Al Capone: Icon

Al Capone: The quintessential self-made American man, ruthless killer, or both?

His name sparks images of pin stripe suits and bloody violence. To this day we are fascinated with this celebrity gangster. The question is why? The answer is not as simple. American’s love a bad boy; a tragic anti-hero. Al Capone is one of the originals—one of the most notorious gangsters of the twentieth century, believed to have personally murdered dozens of people and ordered the killing of hundreds of others. But that’s only one side of this complicated man. He was also a hugely popular public figure, dynamic and charismatic. So what made him a crime boss instead of a powerful politician?

His life is the personification of his times—the roaring 20s and prohibition in Chicago, a world where the gangster is not only rich, powerful, and feared, he is also adored. Capone lived a double life: hob knobbing with Chicago elite one minute, committing murder the next, but he didn’t fully belong to either world.

Dive into Al Capone’s enduring impact. His life was filled with landmark moments: the brutal St. Valentine’s Day Massacre, his arrest and incarceration for tax evasion, and the loss of his mind due to syphilis. He also opened one of the nation’s first soup kitchens, fought to put expiration dates on milk, and wrote love songs for his wife from prison. This documentary unveils his unexpected connections to modern day organized crime, law enforcement, life in Chicago, and pop culture. His is a lasting legacy that feeds America’s obsession with the mob and the men we love to hate.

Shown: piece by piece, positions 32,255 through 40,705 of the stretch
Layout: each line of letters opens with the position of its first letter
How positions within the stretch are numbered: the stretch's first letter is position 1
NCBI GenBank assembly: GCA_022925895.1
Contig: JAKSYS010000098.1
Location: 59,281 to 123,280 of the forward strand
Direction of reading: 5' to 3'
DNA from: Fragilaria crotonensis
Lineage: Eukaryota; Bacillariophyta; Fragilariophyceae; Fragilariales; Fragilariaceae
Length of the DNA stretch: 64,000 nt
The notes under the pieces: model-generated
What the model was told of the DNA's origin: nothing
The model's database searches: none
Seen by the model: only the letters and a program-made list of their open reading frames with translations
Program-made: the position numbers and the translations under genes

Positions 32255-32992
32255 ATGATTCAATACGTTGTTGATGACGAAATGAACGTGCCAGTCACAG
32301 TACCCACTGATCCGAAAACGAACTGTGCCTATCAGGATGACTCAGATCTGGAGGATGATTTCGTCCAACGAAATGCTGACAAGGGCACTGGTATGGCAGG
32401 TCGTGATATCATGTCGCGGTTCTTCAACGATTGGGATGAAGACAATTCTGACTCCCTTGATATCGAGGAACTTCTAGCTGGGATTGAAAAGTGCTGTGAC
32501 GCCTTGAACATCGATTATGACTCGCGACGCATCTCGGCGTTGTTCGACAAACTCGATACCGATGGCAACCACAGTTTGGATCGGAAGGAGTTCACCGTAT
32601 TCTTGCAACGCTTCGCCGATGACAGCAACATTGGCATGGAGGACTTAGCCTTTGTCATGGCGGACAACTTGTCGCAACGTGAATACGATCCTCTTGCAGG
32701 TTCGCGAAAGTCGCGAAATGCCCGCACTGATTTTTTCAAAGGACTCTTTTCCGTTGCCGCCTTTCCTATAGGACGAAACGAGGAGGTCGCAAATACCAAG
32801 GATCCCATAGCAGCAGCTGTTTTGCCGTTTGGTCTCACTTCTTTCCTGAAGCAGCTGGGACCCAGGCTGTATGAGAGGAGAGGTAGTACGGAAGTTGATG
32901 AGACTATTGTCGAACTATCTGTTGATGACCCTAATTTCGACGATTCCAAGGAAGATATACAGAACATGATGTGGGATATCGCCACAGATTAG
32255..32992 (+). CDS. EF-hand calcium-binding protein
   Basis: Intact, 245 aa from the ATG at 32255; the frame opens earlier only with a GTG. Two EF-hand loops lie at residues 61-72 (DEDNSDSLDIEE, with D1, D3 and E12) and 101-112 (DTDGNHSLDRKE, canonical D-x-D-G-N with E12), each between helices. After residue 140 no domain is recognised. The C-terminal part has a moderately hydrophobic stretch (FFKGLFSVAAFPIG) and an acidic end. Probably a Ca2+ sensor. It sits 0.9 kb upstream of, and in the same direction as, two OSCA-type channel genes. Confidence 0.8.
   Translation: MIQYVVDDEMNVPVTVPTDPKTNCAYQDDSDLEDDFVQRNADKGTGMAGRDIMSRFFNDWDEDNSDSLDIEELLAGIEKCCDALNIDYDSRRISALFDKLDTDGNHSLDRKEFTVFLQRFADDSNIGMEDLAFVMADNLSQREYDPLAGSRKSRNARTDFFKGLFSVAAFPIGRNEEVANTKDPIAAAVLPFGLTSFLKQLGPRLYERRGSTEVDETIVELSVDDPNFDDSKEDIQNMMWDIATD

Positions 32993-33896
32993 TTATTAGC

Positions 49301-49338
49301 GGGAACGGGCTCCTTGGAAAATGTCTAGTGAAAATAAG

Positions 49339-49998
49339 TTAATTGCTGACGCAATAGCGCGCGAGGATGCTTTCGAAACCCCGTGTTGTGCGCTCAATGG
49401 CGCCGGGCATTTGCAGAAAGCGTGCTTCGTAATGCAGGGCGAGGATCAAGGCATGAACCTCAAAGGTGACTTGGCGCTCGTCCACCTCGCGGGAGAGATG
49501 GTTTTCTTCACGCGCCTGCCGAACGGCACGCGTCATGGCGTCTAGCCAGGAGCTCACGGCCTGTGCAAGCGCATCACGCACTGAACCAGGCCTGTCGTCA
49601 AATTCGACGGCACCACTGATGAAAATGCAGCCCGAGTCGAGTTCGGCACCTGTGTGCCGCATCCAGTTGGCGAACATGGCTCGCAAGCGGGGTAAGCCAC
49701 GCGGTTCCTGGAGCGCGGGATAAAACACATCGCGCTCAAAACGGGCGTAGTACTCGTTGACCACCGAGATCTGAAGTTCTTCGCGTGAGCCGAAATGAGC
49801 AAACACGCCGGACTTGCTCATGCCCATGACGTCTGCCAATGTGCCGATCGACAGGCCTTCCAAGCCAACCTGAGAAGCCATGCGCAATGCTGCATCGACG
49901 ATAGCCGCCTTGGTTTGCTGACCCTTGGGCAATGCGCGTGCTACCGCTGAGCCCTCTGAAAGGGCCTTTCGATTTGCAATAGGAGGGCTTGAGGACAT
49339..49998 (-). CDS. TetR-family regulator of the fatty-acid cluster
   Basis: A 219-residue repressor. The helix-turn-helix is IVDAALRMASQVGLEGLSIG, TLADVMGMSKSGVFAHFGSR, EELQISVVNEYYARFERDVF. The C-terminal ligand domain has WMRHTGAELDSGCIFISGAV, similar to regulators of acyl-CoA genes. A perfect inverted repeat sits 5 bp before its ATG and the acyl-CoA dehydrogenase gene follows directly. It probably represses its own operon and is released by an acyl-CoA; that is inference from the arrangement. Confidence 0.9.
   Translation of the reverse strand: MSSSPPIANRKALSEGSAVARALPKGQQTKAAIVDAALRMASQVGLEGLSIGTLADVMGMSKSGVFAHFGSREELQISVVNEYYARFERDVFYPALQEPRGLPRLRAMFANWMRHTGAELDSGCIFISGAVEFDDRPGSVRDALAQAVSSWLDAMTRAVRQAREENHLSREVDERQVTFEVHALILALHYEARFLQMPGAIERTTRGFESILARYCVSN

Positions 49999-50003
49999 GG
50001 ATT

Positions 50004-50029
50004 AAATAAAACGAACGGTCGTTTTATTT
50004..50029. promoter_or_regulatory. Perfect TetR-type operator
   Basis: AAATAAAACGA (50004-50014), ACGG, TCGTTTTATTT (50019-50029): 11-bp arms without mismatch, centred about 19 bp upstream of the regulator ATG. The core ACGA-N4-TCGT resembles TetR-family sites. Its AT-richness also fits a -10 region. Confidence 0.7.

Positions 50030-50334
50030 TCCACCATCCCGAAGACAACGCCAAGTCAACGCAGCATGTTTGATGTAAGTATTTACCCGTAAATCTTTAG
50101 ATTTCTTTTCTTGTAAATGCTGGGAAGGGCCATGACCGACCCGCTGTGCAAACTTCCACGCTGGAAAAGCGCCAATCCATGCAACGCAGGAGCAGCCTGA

ICON asks how Capone became the icon he is today. A son of Italian immigrants in New York, he grew up in a law-abiding family, but he worked his way through the ranks of local gangs until he moved to Chicago, where eventually he had politicians and cops on the take— catapulting Chicago’s crime syndicate to unbelievable power and wealth through bribery, intimidation, and murder. During Prohibition, Capone’s Chicago outfit earned millions through every illegal enterprise they could: gambling, prostitution, racketeering, and of course bootlegging.

Celebrated by high society and feared by those in City Hall, Capone controlled his public image in a way never seen before. But that all changed when the bloody images of the St. Valentine’s massacre went public, turning many of the people he socialized with against him. The massacre marked the beginning of the end for a man who rose to the highest level of power and influence that is still felt today.

This program defines Al Capone’s lasting impact and explores why he is an American icon.

Al Capone: Icon airs Sunday 26 July, 8.30pm on SBS.

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